Brexit and Foreign Affairs

Part of the debate – in the House of Commons at 7:31 pm on 26th June 2017.

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Photo of Stephen Crabb Stephen Crabb Conservative, Preseli Pembrokeshire 7:31 pm, 26th June 2017

Thank you, Mr Deputy Speaker, for calling me to speak so early in the debate. It is a pleasure to follow Stephen Gethins; I enjoyed listening to his speech and appreciate the spirit in which he made it. I think that many Members on both sides of the House will wish to return to the theme of working together pragmatically. It will certainly inform some of the remarks that I make in the next few minutes.

I have not taken many of the opportunities that we have had in this House over the past 12 months to speak about Britain’s withdrawal from the European Union. In part that is because I had campaigned strongly for us to remain and on referendum day found myself part of the minority in the country, and certainly in my constituency, which voted strongly to leave. I have spent part of the past year trying to understand what drove that vote, not least in my constituency and across Wales, and how the debate is evolving. I have one or two observations to make.

First, I have been deeply impressed by the pragmatic and assiduous approach taken by my right hon. Friend the Secretary of State over the past 10 months. I think that it has been appreciated on both sides of the House and, judging by what people on the continent tell me, deeply valued in the discussions with our European counterparts. Listening to his remarks today, and to those of the shadow Secretary of State, the newly right hon. and learned Member for Holborn and St Pancras (Keir Starmer), I was struck by the fluidity and room for manoeuvre that exists in both Front-Bench positions.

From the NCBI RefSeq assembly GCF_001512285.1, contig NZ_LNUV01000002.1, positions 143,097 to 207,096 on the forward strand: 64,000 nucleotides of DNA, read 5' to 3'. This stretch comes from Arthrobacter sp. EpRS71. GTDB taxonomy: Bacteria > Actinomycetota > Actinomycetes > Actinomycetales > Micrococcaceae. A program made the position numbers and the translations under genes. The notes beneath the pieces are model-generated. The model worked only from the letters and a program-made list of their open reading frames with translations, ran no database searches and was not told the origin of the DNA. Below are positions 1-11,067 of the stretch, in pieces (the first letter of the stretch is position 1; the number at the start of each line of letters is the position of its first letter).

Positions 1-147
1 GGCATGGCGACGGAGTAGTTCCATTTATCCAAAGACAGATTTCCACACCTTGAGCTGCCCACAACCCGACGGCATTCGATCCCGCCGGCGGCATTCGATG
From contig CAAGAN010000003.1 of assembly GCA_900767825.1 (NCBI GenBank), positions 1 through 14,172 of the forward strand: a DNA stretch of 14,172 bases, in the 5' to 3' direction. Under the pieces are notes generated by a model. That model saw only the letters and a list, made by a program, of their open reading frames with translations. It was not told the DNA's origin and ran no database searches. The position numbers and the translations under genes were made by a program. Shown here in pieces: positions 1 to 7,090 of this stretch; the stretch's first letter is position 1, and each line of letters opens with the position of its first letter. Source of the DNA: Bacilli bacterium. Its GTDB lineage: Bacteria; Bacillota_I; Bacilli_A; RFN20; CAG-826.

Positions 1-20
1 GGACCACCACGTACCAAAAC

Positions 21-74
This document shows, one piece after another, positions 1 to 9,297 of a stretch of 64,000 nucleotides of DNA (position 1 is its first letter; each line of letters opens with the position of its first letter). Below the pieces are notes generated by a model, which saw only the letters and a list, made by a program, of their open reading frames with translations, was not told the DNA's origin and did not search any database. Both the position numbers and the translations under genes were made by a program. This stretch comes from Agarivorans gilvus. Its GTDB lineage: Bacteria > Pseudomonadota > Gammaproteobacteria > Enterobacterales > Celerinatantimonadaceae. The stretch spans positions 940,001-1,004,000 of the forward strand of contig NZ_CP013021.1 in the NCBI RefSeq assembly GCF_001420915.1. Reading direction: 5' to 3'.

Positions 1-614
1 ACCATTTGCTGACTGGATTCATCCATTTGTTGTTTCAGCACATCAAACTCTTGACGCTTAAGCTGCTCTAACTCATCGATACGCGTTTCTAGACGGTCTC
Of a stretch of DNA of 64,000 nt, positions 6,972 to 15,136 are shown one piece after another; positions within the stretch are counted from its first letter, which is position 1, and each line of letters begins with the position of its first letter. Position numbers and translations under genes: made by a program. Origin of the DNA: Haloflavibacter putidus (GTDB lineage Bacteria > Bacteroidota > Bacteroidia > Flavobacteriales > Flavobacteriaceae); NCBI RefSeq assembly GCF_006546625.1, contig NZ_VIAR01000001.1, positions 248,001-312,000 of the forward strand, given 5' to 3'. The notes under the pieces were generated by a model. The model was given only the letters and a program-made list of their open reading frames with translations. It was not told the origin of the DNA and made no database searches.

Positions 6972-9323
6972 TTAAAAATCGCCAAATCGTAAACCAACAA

That fluidity might reflect different shades of opinion within the Government, and certainly within the Opposition, on how we should take forward the Brexit negotiations, but it also reflects a level of pragmatism. Listening to both Front Benchers this afternoon, I asked myself whether a pragmatic centre ground might be emerging around which Members on both sides could coalesce. One of the things I took from the general election campaign is that the country remains hopelessly divided on this issue. If we in this Chamber are to do anything over the next two years, it should be to provide some kind of leadership that helps bring the country together.